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szpula, zwój
If you found dozens of reels of old home movies in your grandparents' attic, you'd search for a projector. /ril/
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twardy, stanowczy, niewzruszony
If you stubbornly refuse to change your mind about something, you are adamant about it. We've tried to talk him into coming with us, but he's adamant about staying here. /ˈædəmənt/
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bajka (o zwierzętach), przypowieść
The first link provides the fable and moral of the story. Perhaps they're part fable, perhaps their part fantasy. /ˈfeɪbəl/
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Do you know any Russian proverbs? It is a popular English proverb. /ˈproʊˌvɜrb/
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ogromny, niezmierny, olbrzymi, wielki, bezgraniczny
In earlier days such a plan would have generated immense interest and large political waves. /ɪˈmɛns/
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udoskonalić (umiejętność), doprowadzić do perfekcji
From time to time he pauses to hone his curved steel blade on the stone he keeps in a belt pouch. /hoʊn/
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The hotel also boasts a fine-dining restaurant on its premises and picturesque scenery on the grounds of the hotel. /ˌpɪktʃəˈrɛsk/
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adresat (listu), odbiorca (np. nagrody)
When the recipient opens the email, the first thing they see is their own name spelled wrong. Then the receiver lateraled the ball, and the recipient lateraled it again. /rɪˈsɪpiənt/
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święty; religijny, sakralny; poświęcony
Something sacred is holy, devoted to a religious ceremony, or simply worthy of awe and respect. /ˈseɪkrɪd/
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oznaczenie, znak, oznaka, przejaw, objaw
The tooth evidence provided no clear indication for either meat-eating or omnivorous habits. /ˌɪndɪˈkeɪʃən/
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wykroczenie; obraza
It was a gross offence. Historians might take some offence at having their subject treated with such cavalier disregard for reality. /əˈfɛns/
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sprecyzowany (np. czas, odległość), określony (np. porządek)
The mental structure is even less determinate than the bodily. <a determinate order of succession to the throne> /dɪˈtɜrmənɪt/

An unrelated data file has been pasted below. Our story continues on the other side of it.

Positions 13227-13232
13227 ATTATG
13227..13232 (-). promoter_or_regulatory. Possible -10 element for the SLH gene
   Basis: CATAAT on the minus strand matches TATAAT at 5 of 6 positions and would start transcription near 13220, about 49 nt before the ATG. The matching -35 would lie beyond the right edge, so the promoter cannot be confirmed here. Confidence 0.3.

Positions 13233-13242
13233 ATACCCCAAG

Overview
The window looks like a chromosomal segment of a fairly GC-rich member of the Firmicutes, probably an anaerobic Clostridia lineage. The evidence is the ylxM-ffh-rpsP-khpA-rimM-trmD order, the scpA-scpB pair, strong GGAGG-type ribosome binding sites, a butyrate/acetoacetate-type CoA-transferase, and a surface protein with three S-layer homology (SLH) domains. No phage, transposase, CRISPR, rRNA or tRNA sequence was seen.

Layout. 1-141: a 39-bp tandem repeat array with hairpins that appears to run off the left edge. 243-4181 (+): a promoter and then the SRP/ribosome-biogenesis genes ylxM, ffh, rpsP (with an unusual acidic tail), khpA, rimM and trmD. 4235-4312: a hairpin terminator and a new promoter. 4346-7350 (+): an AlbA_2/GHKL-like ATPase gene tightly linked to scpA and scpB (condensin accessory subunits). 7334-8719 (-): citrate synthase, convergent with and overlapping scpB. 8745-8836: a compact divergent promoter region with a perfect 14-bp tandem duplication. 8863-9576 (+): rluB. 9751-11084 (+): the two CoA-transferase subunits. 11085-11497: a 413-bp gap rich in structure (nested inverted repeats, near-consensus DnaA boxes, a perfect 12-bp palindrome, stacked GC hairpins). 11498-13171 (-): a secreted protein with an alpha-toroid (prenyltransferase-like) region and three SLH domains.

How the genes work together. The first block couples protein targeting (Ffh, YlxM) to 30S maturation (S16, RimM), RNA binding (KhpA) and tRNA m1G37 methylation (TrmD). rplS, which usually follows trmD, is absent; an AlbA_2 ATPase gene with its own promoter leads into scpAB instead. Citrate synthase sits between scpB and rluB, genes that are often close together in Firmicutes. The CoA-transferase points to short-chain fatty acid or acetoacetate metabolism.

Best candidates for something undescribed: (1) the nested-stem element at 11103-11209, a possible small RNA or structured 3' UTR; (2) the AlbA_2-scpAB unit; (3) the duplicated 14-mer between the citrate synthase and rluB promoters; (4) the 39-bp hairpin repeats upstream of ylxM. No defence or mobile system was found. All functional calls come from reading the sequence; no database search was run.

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podsumowanie, streszczenie
Susan, can you get the summary of today's meeting ready by five? It's not the entire report, it's just a summary. /ˈsʌməri/
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nakaz sądowy, upoważnienie, uprawnienie; gwarantować, ręczyć
The police had a warrant for his arrest. There was no warrant for such behavior. /ˈwɔrənt/
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szkaradny, ohydny
The room was filled with hideous furniture. <the hideous way in which she treated her maid after she discovered her ring was missing> /ˈhɪdiəs/
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przyszły, nadchodzący (np. o wyborach)
Additional information about each agency is forthcoming. /ˈfɔrθˈkʌmɪŋ/
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atakować, zaatakować (np. wszy, chwasty)
<we called in an exterminator because the house was infested with ants> The verb infest means to invade in large number, often and causing damage. /ɪnˈfɛst/
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zauroczony, zadurzony
And when you're infatuated, you sometimes can't think straight. She's infatuated by a guy who may be dead, and who certainly isn't a good boyfriend either way.  /v. ɪnˈfætʃuˌeɪt; adj., n. ɪnˈfætʃuɪt/
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utopić się, utonąć, zanurzyć
He would have drowned if he hadn't had a life jacket. /draʊn/
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kółko zębate, trybik
In the new organization, the worker is no longer a cog in the machine but is an intelligent part of the overall process. /kɒg/
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obrazowy, sugestywny (np. opis, wspomnienie), bujny (wyobraźnia)
It is one of my most vivid memories. He had a vivid imagination. Vivid is an adjective that describes a bold and bright color, an intense feeling, or an image in your mind that is so clear you can almost touch it. /ˈvɪvɪd/
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fakt, okoliczność
I can't imagine a circumstance in which I would do that. The circumstances of his death are suspicious. /ˈsɜrkəmˌstæns/
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They are kind and hospitable. She was just trying to be hospitable. The people of that country are very hospitable. /ˈhɒspɪtəbəl/